Tuesday, May 27, 2008

Senate failures lead Alabamians to consider recourse

(Originally published 5/24/08)

Alabama lawmakers will return to Montgomery Tuesday to try to do in five days what they couldn’t in three months: Pass a budget to fund this state’s schools.

I blogged about this earlier this week when the Alabama Senate failed to pass the education budget before the regular session expired at midnight Tuesday. The title of the post was, “Hey, hey, ho, ho, sen-a-tors have got to go.”

“Let’s throw them all out, thoroughly fumigate the building and start all over,” I said. Every one of them is either part of the failed leadership of the upper chamber, or they lack individual leadership ability to put a stop to the madness that is the Senate.

I joined many others across the state this week in a familiar refrain: What can we do? What can regular Alabamians do in the face of the repeated failures of our elected officials and their consistent disrespect for our will on things like PAC-to-PAC reform, a rewrite of the State Constitution, tax reform and a myriad of other issues?

The answer: Not much. Elections are still two years away. In the meantime, there’s not much recourse for anyone looking for sensibility in Montgomery. We lack even the ability to recall the worst legislative offenders.

One potential solution is initiative and referendum, commonly known as I&R. Basically, it gives citizens their own lawmaking pen and allows them to do for themselves and their state what their elected officials can’t -- or won’t.

I&R is by no means a panacea. Critics argue that it is an end-run around the Founders’ intentions to have a deliberative legislative branch. And if significant filing thresholds don’t accompany I&R, there is a tremendous potential for abuse. (Just ask any Floridian about pregnant pigs.)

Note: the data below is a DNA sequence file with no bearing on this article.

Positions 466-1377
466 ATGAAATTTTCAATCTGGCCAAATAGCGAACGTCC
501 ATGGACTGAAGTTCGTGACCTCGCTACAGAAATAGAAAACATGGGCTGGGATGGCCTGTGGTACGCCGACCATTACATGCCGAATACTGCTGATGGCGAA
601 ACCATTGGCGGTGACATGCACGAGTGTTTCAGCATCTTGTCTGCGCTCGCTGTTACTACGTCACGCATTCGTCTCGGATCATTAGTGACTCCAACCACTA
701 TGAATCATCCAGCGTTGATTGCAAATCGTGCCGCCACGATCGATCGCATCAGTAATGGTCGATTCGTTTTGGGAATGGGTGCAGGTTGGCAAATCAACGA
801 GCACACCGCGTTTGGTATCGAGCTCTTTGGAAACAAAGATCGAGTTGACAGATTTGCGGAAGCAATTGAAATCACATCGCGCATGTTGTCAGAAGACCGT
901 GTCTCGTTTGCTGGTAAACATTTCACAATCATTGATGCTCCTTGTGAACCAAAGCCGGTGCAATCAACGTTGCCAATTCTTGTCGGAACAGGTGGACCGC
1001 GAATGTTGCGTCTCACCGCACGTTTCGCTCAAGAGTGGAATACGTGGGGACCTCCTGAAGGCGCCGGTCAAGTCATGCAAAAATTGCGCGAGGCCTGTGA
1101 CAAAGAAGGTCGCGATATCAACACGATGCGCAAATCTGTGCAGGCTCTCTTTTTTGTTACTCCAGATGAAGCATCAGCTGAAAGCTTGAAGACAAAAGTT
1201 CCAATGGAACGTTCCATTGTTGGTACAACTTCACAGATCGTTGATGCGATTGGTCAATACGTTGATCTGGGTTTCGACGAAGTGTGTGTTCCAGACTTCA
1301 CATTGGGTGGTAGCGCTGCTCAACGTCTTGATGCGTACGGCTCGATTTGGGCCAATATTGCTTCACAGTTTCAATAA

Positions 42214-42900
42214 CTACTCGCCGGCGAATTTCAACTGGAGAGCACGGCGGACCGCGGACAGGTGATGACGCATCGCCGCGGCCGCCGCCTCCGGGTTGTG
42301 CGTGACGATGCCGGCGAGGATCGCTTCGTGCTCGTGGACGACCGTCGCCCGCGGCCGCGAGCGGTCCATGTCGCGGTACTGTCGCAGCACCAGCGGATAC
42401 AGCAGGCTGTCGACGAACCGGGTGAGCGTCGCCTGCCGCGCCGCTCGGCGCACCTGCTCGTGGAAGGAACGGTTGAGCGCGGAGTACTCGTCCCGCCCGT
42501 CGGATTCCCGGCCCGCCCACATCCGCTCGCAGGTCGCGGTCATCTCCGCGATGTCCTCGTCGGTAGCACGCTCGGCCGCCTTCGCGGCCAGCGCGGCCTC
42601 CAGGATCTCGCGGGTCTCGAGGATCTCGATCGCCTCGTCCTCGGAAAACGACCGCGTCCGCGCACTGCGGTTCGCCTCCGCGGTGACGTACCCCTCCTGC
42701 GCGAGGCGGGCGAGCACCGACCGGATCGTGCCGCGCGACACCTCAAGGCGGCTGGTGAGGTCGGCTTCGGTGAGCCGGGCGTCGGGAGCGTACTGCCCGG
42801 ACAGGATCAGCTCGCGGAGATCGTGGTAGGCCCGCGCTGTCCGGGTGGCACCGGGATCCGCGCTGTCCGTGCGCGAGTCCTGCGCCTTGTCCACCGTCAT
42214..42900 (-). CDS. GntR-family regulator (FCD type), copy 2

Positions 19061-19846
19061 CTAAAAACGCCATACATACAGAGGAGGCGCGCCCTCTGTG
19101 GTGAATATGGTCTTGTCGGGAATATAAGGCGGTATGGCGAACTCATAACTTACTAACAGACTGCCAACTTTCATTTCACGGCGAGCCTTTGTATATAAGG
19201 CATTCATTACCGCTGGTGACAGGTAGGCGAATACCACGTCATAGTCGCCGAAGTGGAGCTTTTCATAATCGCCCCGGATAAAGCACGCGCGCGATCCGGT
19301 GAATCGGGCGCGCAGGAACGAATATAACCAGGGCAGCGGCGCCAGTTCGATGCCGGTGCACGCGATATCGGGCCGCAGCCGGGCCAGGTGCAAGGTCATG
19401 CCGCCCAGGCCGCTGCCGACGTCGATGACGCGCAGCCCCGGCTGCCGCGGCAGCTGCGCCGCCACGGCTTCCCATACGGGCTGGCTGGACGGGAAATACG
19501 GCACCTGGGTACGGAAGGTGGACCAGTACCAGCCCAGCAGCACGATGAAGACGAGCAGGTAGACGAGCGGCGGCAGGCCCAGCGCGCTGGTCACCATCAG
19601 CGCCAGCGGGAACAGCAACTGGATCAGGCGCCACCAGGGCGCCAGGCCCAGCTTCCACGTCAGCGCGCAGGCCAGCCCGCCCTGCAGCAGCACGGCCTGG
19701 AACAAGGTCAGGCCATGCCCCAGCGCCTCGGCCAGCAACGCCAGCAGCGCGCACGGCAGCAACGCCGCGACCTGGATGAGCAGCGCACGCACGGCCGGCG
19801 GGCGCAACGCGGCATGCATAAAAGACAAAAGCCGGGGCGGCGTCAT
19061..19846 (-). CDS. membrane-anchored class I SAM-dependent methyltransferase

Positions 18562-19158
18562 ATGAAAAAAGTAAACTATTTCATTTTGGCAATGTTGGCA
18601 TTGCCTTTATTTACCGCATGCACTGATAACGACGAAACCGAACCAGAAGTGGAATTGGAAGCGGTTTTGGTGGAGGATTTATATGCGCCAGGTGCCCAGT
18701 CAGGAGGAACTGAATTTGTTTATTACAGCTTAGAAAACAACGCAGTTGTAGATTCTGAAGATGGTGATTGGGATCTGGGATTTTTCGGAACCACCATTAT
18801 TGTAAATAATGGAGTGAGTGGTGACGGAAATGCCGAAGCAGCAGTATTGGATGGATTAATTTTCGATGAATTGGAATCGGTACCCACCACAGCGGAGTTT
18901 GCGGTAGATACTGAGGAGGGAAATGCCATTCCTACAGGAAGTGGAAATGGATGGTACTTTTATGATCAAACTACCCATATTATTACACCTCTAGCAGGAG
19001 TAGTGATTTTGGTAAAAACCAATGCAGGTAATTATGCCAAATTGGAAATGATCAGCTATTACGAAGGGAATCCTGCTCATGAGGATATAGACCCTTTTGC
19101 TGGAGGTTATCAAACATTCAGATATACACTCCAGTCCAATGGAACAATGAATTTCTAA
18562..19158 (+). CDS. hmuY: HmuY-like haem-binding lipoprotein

Supporters argue, of course, that if elected officials were responsive to the needs of their constituents, I&R wouldn’t be used.

In any event, I&R would have to come to Alabamians by way of a constitutional amendment, the language of which would have to be approved by … yes, the Legislature.

And since I&R would mean that Alabama’s legislators would have to share their lawmaking power, you can guess how well it’s gone over: This year’s bill proposing I&R never saw the light of day.

Alabamians are manifesting their disgust with Montgomery in different ways. Some advocate patient, persistent, positive change; others, like Libertarian and former gubernatorial candidate Loretta Nall, favor revolution, hard and fast.

Nall is busy recruiting people to don straw hats and overalls and show up on the steps of the State Capitol next with pitchforks, shovels, rakes, etc. “We won’t be using them on anyone, but we want to get the message across that if things don’t change, there will be war ... very shortly,” she writes.

But for all their rightful disgust with the State Senate, Alabamians aren’t responding to the sound of Nall’s battle trumpet. “Alabama is long overdue for a little revolution,” she writes. “Where the hell is everyone else?”

The answer to her question is why almost every senator who stands for re-election has a 99.99999 percent chance of returning in 2010. They know Alabamians’ track record where this is concerned: Either we have all contracted some mysterious disorder that causes us to collectively forget the indignities we’ve suffered at the hands of those who govern us, or we’ve just been too abused to notice when the latest injuries occur.

On the blog this weekend, links to Loretta Nall’s planned uprising and an analysis of a potential Obama-Clinton ticket.

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